The biggest reward of our situation is again being with family, particularly our granddaughter. We’ve lived with her since she came home at 2 days old. I’m disabled by a genetic disease, so I’m limited in what I can do to care for her. My more able-bodied wife spends her days feeding the baby blueberries and Cheerios, changing Honest Company diapers and, most important, playing with and teaching her — a callback to when we had three girls who were age 4 and under. It’s tougher for a 61-year-old caregiver than a 29-year-old one, but overall, “it’s rejuvenating,” my wife reports. “What I used to worry about doesn’t matter anymore. I’m living in the moment with my granddaughter. My life is much more joyful.”

My daughter says the best thing about living together is that her baby is “surrounded by people who will sing her songs or ask her questions and who deeply care about her. That is huge to me.”

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Another plus is saving money. The deal: My wife and I bought the house, and the kids pay half the mortgage and utilities, which is sometimes a strain but gives them a sense of ownership. We could have purchased a six-figure annuity, but we invested in our daughter’s family and ourselves.

There are realities, primarily lack of privacy, when five people live under one roof with thin walls. Fortunately, our downstairs is divided: The front living room is where my wife and I hang out and watch Dateline (with the sound turned low and closed captioning on, to avoid disturbing the kids). The den in back, on which we installed French doors, is where my daughter’s family can watch Netflix, play video games and listen to my son-in-law strum his banjo, which the baby loves. The open-concept kitchen and the dining room in the middle are neutral ground. There, we come together around that crowded table.

My daughter sometimes has another issue: “Any time you’re around your parents, there is an automatic return to the parent-child dynamic. There’s always a feeling that you’re still the ‘child’ in the house, that you’re not living the life of a true independent adult.” Pretty thoughtful kid. I mean … independent adult.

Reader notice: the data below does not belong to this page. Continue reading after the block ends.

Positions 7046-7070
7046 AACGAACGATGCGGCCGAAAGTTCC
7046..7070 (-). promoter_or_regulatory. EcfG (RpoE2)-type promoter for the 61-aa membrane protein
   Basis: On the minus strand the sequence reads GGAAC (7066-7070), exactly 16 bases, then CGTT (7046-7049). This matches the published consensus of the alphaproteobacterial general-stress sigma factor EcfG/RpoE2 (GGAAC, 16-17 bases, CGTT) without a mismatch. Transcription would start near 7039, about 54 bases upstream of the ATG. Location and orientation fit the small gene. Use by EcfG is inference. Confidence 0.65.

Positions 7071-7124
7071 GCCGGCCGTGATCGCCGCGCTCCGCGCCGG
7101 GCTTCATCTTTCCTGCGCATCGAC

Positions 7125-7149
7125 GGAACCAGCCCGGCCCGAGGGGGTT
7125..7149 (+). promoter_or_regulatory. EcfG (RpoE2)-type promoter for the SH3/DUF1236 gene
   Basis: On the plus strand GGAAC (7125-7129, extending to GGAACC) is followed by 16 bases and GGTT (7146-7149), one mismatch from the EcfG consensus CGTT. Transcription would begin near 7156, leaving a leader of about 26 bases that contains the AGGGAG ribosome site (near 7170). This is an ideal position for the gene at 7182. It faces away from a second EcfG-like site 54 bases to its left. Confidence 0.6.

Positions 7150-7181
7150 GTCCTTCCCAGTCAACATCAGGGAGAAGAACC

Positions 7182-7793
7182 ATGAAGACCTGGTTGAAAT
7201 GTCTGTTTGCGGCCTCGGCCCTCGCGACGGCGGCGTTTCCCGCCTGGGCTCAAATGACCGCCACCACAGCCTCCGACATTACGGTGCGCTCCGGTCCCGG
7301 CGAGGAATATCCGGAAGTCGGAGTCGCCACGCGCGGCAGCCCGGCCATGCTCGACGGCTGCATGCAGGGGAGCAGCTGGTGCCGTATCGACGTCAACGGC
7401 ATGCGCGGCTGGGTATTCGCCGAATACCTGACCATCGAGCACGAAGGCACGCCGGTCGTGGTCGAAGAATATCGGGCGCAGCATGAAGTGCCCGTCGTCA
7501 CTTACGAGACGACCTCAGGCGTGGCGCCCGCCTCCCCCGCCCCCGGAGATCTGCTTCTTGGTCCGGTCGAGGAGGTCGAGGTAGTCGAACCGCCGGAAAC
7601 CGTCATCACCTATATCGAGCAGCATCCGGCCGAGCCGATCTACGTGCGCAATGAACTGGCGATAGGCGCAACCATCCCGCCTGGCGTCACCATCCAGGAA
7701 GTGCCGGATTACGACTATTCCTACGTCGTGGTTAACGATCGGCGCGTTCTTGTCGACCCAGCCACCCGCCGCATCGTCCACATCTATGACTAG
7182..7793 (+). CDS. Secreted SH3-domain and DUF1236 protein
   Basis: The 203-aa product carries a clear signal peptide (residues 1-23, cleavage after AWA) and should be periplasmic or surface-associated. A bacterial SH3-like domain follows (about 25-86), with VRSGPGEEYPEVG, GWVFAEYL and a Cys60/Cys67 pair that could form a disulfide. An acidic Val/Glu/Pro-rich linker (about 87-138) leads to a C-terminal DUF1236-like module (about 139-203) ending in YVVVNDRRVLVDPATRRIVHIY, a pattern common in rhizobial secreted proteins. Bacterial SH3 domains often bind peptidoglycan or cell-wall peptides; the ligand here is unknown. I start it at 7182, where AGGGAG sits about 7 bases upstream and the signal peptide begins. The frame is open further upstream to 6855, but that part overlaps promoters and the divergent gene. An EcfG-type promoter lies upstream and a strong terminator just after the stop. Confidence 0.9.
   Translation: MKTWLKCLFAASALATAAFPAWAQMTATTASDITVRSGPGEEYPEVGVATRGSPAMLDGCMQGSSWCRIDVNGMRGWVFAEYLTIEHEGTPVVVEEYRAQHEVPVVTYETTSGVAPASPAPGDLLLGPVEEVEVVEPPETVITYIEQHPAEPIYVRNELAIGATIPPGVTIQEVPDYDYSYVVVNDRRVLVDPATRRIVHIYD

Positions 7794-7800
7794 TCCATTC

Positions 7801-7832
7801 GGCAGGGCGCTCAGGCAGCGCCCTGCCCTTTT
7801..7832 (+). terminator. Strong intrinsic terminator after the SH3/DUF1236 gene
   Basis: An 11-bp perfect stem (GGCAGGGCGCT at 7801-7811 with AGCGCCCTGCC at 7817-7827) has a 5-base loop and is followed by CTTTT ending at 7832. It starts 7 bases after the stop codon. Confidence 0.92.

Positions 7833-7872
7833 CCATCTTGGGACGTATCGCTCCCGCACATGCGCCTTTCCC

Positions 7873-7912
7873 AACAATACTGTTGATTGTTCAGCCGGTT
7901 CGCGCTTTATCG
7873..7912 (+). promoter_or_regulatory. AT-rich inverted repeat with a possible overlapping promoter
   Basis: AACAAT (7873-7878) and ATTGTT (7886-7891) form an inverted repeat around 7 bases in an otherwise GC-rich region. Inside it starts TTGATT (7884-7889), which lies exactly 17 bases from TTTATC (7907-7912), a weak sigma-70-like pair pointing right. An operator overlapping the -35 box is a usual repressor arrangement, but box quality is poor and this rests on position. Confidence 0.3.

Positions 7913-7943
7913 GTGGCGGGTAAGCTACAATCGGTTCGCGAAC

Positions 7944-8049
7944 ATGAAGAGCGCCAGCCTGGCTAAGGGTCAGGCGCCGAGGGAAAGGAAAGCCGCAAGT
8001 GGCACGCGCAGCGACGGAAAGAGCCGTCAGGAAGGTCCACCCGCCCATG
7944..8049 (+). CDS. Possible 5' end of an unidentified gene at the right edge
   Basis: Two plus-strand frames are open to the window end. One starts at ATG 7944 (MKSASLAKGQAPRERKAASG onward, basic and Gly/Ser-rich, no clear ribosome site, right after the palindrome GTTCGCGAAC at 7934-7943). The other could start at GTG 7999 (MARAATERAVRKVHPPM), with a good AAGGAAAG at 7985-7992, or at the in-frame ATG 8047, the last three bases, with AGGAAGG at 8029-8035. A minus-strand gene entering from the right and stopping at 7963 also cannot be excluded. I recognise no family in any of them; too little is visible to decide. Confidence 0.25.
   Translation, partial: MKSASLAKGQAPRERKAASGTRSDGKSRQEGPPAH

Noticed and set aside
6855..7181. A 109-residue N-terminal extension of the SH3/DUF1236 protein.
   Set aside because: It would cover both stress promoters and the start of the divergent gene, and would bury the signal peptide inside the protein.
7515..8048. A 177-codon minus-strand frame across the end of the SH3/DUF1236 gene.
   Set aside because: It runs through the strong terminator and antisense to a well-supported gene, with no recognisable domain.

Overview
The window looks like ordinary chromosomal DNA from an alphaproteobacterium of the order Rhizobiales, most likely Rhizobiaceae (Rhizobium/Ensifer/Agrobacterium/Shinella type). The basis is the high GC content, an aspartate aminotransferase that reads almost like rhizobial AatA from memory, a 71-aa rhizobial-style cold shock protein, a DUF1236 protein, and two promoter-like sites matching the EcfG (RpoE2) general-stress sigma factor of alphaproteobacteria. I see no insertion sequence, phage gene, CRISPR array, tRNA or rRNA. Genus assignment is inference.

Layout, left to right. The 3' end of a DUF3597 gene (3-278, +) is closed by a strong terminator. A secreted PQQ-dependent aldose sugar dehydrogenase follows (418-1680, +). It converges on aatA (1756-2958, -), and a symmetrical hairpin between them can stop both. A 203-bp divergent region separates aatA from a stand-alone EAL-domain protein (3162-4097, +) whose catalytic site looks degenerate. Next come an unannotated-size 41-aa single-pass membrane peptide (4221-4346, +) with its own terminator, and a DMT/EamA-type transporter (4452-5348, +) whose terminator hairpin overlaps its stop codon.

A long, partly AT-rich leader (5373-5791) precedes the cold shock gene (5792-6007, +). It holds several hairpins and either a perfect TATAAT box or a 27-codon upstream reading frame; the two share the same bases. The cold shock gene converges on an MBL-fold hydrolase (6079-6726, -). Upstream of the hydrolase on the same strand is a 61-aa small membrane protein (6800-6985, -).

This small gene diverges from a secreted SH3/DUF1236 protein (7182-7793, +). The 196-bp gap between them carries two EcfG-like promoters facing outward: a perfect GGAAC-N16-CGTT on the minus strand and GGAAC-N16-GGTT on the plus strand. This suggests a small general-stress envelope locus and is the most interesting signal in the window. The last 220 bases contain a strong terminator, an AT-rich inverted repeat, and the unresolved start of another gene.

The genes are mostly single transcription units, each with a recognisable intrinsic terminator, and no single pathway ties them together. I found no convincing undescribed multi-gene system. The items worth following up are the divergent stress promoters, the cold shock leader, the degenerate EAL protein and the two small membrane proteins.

My advice for other 60-somethings contemplating multigenerational living:

Bite your tongue. My wife and I constantly remind ourselves that the kids are free to live as they see fit. Don’t take a “my house, my rules” attitude. We hold off on commenting about career choices or parenting; instead, we’re becoming trusted elders, giving advice only when asked.

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Roll with the punches. You can’t get, or stay, stuck in your ways. Particularly in a home with a grandchild, things constantly change and you just have to adapt. The upside: We love that our life is now so varied and stimulating.

Give your kids space. Sometimes make yourselves scarce. My wife and I take Saturday drives to state parks to give the kids alone time with their baby. We also go out for date nights, which we hope are dates for them too.

Don’t just love your children — like them. We adore our daughter and her family (plus Sunny and Hermes), though love isn’t enough to successfully live together as adults. You really need to genuinely like them. Our advice: Move in together only if you and your kids’ lifestyle, politics, personalities and values jibe.

My wife and I don’t know how this evolving experiment will unfold, or end. Perhaps we’ll reside with family until the end of our lives. Or maybe my daughter and son-in-law will move when he graduates (my wife and I assume we’d still provide day care for our granddaughter). All we can do is take each day as it is — sitting around a crowded table and savoring the squeals, the barks and the delightful madness.